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MICROSOFT RESEARCH

Learning about Learning in Computational


Science and Science, Technology, Engineering
and Mathematics (STEM) Education
A White Paper
Jamie Cromack, PhD
Microsoft Research
Wilhemina Savenye, PhD
Arizona State University

ABSTRACT
In conjunction with External Research & Programs (ER&P) continuing efforts to support
development of curricula that make learning compelling, relevant and vibrant, ER&P
also seeks, through strategic collaborations with leading academics, to identify
pedagogical practices that result in improved learning and increased retention. ER&P is
developing a support framework to assist faculty as they engage in assessment
activities, including the Microsoft Research Assessment Toolkit. This white paper covers
the nature of assessment practice, summarizes the fundamental types of assessment
and offers examples of assessment practice that work well in computational science
and other STEM education settings at the postsecondary level. Finally, a case study of
effective assessment at Georgia Institute of Technology is presented.

INTRODUCTION
External Research & Programs (ER&P) central mission of stimulating innovation
and research plays out in the hallways of postsecondary institutions worldwide with
technology solutions to improve teaching and learning. ER&P, through internal efforts
and funded projects, collaborates with faculty to investigate innovative uses of
computing to enhance education. Historically, programs concentrated on technologies
such as the Tablet PC, ConferenceXP, gaming and robotics; current emphasis has
expanded to include interdisciplinary computational education. More information on
ER&Ps programs is available at http://research.microsoft.com/erp/.
The logical question derived from these curricular ventures asks how to measure
the impact of these endeavors. External Research & Program is currently investigating
the effect of these technological explorations in education. In conjunction with its
continuing efforts to support development of curricula that make learning compelling,
relevant and vibrant, ER&P also seeks to partner and collaborate with leading
academics in the field of educational assessment. To underscore this commitment to
learning, ER&P fosters assessment in field-based projects driven by academic Principal
Investigators (PIs), and is developing a support framework to assist faculty as they
engage in assessment activities. Part of that framework is the Microsoft Research
Assessment Toolkit.
The Microsoft Research Assessment Toolkit was conceived to provide higher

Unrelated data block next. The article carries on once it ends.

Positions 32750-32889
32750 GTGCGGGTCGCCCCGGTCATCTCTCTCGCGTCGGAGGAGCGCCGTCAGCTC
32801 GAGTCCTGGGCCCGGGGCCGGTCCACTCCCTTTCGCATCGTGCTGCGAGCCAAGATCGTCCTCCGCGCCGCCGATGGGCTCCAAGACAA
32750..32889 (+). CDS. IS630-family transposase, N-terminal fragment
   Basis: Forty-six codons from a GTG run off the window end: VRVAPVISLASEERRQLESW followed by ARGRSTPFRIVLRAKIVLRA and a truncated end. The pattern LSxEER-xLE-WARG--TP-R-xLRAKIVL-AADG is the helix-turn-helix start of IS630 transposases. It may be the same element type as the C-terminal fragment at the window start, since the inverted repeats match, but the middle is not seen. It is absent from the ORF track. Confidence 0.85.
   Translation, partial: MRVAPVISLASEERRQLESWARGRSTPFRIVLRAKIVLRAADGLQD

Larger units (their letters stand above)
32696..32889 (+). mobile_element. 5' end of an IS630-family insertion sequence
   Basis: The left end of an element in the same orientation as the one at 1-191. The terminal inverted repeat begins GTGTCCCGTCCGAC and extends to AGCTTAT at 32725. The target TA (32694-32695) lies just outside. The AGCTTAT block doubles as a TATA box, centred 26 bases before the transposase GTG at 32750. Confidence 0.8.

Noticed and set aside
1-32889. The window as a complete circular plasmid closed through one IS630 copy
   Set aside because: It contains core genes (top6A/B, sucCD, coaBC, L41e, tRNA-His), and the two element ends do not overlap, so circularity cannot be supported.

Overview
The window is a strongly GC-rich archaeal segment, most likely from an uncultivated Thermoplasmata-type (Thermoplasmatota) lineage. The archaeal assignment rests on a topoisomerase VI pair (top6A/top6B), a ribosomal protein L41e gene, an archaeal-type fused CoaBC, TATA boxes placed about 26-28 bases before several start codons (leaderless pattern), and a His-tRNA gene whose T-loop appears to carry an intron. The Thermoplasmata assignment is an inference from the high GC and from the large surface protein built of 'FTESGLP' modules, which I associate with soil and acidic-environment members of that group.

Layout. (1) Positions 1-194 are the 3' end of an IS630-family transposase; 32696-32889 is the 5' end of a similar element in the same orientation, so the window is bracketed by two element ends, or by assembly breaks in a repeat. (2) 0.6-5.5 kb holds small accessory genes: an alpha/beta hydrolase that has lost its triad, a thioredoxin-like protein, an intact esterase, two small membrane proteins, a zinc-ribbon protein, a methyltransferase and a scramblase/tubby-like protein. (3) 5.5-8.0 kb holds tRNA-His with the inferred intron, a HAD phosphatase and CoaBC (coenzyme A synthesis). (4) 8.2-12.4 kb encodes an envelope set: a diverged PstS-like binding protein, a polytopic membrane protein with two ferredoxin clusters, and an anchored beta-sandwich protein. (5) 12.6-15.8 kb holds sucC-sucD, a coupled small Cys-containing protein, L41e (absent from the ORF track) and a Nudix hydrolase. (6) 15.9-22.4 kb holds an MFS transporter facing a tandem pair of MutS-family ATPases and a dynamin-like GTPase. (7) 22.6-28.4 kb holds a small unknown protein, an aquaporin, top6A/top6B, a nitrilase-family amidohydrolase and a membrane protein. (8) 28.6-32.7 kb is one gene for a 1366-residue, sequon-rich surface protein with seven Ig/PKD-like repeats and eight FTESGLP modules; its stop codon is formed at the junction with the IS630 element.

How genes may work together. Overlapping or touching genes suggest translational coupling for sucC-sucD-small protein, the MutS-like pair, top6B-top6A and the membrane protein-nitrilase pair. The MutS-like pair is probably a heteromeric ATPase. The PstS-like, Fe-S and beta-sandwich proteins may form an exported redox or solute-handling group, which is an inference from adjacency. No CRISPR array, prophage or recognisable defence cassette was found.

education faculty members with user-friendly, focused resources to assist in developing
and conducting rigorous educational assessment. The Toolkit includes a variety of items
to facilitate the planning and implementation process, including
1) An overview of assessment and assessment planning guide.
2) User self-assessment tool to help faculty determine their level of assessment
experience. The components of the kit are coded to allow users to find tools
and strategies appropriate for their needs.
3) Frequently Asked Questions (FAQ) that explain assessment issues with
minimal use of jargon.

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4) Case studies of effective assessment that provide a snapshot of faculty in


various computational science or STEM disciplines.
5) A guide to selecting assessment tools.
6) Annotated resources primarily focused on computational science and STEM
disciplines and organized by topical categories.
7) Web links to various assessment-related sites or organizations.
Development of the Toolkit will be an ongoing effort; Toolkit materials are
available online at http://research.microsoft.com/erp/AssessmentToolkit.
This white paper addresses a basic starting point for educational assessment by
promoting understanding of the nature of assessment practice, summarizing the
fundamental types of assessment and offering examples of assessment practice that
work well in computational science and other STEM education settings. This paper
utilizes a conceptual framework that embraces the paradigm of good practice in
assessment outlined by the American Association of Higher Education (AAHE), that, as
a systematic process of gathering, interpreting and using information about student
learning, assessment is a powerful tool for educational improvement (American
Association of Higher Education, 1997, p. 1). Emphasis will be placed on assessment
methodologies used to gather data with which faculty may make teaching and learning
decisions in their courses. Examples will focus on what works in computational science
and STEM disciplines; faculty from other fields will likely find the discussion applicable
to their own domains, too. This paper will first address the academic backdrop for
increased pressures to assess and then describe multiple approaches to conducting
effective assessment. Finally, a case study of assessment practice in a media